Does the Berlin Process have the capacity, commitment and resources to help the Balkans start substantive transformative processes, including the process of reconciliation, against the tendencies that can be called, in one word, stabilitocracy? This is important, given that we are talking about the Balkans, and the Western ones at that.
Fasten your seat belts, the Berlin Process is back! The story, which began in 2014 under the ‘conducting baton’ of German ex-chancellor Angela Merkel, after several years of lull, is gaining new energy and new perspectives. At least that’s how it’s announced. Renewed with new ideas, and with a public call to young people to create a new logo; there is a renewed optimism and assurances that the Western Balkans is not forgotten, and that the Berlin process is the only long-term, reliable and comprehensive project that ensures regional cooperation and systemic accession to the EU.
The Berlin Process started ambitiously in 2014, but over time, it lost focus and then completely died down. Some justify it with the dynamic and complex processes in Europe and in the world and with the processes of regrouping of power centers in the modern multipolar world. Whatever the excuses, the fact is that the Berlin Process, for the past three years, has been ‘active’ only for a limited and narrowly specialized circle of people and institutions.
Meanwhile, the Open Balkans initiative appeared, led by the Macedonian and Albanian Prime Ministers, Zoran Zaev and Edi Rama, and the Serbian President, Aleksandar Vucic. The initiative gathered a large number of compliments and expressions of support, especially from across the Atlantic, and the protagonists themselves assure EU leaders and bureaucrats that the initiative is compatible with the Berlin process, and especially that it was not started as a substitute for EU membership. No way.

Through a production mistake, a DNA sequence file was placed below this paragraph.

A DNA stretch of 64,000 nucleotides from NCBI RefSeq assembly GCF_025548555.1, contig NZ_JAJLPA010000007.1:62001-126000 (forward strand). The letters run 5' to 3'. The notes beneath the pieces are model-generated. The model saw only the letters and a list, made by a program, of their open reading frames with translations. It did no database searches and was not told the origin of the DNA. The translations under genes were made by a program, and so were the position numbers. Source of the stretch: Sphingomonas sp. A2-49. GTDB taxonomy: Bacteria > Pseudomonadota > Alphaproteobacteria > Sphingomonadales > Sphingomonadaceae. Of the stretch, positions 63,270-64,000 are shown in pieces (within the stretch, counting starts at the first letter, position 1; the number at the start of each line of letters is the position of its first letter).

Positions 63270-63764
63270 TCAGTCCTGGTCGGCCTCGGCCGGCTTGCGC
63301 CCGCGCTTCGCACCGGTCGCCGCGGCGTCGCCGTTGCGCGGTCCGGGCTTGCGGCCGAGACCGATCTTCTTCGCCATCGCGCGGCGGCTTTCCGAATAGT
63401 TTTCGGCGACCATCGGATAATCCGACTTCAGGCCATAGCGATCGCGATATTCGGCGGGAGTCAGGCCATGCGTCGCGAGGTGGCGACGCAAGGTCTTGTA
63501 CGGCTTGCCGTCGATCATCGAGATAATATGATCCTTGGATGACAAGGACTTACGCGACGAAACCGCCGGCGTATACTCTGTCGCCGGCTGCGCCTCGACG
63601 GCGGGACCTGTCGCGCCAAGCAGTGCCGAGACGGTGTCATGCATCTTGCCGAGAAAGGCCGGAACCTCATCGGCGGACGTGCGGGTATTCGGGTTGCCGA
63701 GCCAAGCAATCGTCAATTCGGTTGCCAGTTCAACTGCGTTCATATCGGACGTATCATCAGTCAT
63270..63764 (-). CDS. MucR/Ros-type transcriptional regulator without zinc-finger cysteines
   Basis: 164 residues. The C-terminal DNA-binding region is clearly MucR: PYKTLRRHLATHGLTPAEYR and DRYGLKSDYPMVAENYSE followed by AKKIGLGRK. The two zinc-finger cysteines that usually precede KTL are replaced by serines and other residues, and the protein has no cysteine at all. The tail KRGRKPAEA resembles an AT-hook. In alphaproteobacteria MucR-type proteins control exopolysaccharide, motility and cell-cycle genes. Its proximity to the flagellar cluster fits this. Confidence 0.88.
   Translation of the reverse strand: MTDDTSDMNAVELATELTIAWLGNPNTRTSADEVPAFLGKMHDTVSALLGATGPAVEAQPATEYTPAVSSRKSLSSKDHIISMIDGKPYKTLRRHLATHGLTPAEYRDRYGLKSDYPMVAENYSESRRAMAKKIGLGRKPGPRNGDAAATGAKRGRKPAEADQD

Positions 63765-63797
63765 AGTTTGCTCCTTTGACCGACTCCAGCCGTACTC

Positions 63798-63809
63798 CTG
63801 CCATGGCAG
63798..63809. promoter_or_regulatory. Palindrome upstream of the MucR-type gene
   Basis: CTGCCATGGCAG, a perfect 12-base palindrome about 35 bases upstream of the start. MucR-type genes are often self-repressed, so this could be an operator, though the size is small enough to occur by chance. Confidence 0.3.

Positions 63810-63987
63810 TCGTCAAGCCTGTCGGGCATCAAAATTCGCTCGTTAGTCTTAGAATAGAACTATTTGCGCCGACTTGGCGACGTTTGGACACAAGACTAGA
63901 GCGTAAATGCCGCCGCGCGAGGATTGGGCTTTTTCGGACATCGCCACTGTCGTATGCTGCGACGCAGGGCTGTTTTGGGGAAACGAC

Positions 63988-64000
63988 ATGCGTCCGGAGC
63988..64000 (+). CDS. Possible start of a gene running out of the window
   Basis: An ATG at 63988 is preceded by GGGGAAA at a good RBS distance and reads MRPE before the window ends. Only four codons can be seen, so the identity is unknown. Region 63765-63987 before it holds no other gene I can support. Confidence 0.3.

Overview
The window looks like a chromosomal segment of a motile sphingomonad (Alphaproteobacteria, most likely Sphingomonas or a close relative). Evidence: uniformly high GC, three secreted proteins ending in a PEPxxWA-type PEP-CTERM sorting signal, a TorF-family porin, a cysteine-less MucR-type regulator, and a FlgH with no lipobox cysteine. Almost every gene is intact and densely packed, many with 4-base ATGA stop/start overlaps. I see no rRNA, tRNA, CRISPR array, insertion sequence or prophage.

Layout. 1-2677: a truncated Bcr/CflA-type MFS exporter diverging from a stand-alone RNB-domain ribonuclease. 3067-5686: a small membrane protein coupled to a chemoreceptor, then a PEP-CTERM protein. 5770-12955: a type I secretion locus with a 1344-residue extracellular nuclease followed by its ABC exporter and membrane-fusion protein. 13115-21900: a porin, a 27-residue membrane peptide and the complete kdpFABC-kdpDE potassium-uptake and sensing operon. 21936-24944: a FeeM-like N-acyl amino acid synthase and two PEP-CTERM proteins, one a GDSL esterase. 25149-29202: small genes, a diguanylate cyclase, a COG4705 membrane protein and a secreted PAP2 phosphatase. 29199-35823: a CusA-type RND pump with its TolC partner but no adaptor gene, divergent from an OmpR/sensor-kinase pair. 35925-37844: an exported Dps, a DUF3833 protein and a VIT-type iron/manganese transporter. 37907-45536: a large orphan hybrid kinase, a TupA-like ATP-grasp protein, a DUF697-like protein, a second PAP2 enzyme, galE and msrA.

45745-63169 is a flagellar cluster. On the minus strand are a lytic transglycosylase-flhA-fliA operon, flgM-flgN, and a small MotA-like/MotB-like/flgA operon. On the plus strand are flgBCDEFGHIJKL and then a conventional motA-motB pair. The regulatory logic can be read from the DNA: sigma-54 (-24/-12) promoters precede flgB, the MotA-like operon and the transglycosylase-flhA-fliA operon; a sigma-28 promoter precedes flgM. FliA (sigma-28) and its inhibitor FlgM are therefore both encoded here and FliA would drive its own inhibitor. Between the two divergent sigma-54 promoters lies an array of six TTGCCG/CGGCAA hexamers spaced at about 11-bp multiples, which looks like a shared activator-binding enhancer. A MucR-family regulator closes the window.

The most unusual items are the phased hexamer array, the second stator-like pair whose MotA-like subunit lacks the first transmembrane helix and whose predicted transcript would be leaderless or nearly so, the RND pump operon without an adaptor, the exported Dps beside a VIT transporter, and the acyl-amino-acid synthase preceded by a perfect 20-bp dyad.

However, some experts and public opinion makers consider the Open Balkans a parallel process, which does not help the process of regional cooperation and integration. This especially comes in mind given that the goals are identical in both processes – common regional market and freedom of movement.
It is easy to say that the Open Balkans can threaten the Berlin process, because it does not include all the countries of the region, and that it dangerously threatens the European integration process of all the countries of the Western Balkans. However, even the partial opening of the borders between half of the countries in the region means a huge progress for the region, which was drowning in wars and bloodshed only two decades ago.
The Kosovo organization Balkan Forum, which is part of the Platform for Civil Society, a large network of civil society organizations from the entire region of the Western Balkans, issued an analysis in May entitled ‘European engagement with the Western Balkans under the Berlin Process’. The analysis coincided with a statement by German Chancellor Scholz on May 4 when he announced that the process would be resumed in the second half of 2022.
At the end of the Analysis, six sets of recommendations were published; they were prepared with the participation of several organizations, including the Macedonian human rights organization, Civil. The analysis of the Balkan Forum and the recommendations from civil society realistically, directly and concretely cover the most important aspects of the (non)functioning of the Berlin process and can serve as a good guide for all involved politicians, bureaucrats and other actors from the EU and the region.
It’s easy to start something, but it’s hard to start the same thing – a second time around.
The Berlin process, on the threshold of its restart, despite the optimism and the broad smile with which it returns to the always stormy (Western) Balkans, should answer (honestly) several questions. For example: Why did it disappear, so that it has to come back? Will the Western Balkans receive the necessary priority status, especially in the context of the hybrid and armed military threat coming from Moscow and other potential threats to the region? Does the Berlin Process have the capacity, commitment and resources to help the Balkans start substantive transformative processes, including the process of reconciliation, against the tendencies that can be called, in one word, stabilitocracy?
This is important, given that we are talking about the Balkans, and the Western ones at that.
Dzabir Derala, Macedonian writer, producer and journalist